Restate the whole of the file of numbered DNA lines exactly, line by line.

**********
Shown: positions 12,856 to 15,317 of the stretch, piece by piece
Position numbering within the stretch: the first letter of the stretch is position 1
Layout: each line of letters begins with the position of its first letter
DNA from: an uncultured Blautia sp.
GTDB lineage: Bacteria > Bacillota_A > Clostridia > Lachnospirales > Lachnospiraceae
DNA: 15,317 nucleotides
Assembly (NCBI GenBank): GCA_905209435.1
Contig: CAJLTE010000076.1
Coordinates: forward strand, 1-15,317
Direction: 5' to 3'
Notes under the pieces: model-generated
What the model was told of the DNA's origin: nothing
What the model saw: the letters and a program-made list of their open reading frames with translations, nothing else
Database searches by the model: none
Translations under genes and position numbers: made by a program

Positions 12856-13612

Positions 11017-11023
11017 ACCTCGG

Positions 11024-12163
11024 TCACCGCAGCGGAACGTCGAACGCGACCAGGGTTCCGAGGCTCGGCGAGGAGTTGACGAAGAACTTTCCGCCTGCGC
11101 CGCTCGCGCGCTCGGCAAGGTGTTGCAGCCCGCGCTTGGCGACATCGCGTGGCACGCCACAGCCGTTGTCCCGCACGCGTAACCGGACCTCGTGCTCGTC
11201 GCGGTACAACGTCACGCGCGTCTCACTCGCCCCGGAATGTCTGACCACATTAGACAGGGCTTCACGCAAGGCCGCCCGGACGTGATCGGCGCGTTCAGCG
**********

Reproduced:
Shown: positions 12,856 to 15,317 of the stretch, piece by piece
Position numbering within the stretch: the first letter of the stretch is position 1
Layout: each line of letters begins with the position of its first letter
DNA from: an uncultured Blautia sp.
GTDB lineage: Bacteria > Bacillota_A > Clostridia > Lachnospirales > Lachnospiraceae
DNA: 15,317 nucleotides
Assembly (NCBI GenBank): GCA_905209435.1
Contig: CAJLTE010000076.1
Coordinates: forward strand, 1-15,317
Direction: 5' to 3'
Notes under the pieces: model-generated
What the model was told of the DNA's origin: nothing
What the model saw: the letters and a program-made list of their open reading frames with translations, nothing else
Database searches by the model: none
Translations under genes and position numbers: made by a program

Positions 12856-13612

Positions 11017-11023
11017 ACCTCGG

Positions 11024-12163
11024 TCACCGCAGCGGAACGTCGAACGCGACCAGGGTTCCGAGGCTCGGCGAGGAGTTGACGAAGAACTTTCCGCCTGCGC
11101 CGCTCGCGCGCTCGGCAAGGTGTTGCAGCCCGCGCTTGGCGACATCGCGTGGCACGCCACAGCCGTTGTCCCGCACGCGTAACCGGACCTCGTGCTCGTC
11201 GCGGTACAACGTCACGCGCGTCTCACTCGCCCCGGAATGTCTGACCACATTAGACAGGGCTTCACGCAAGGCCGCCCGGACGTGATCGGCGCGTTCAGCG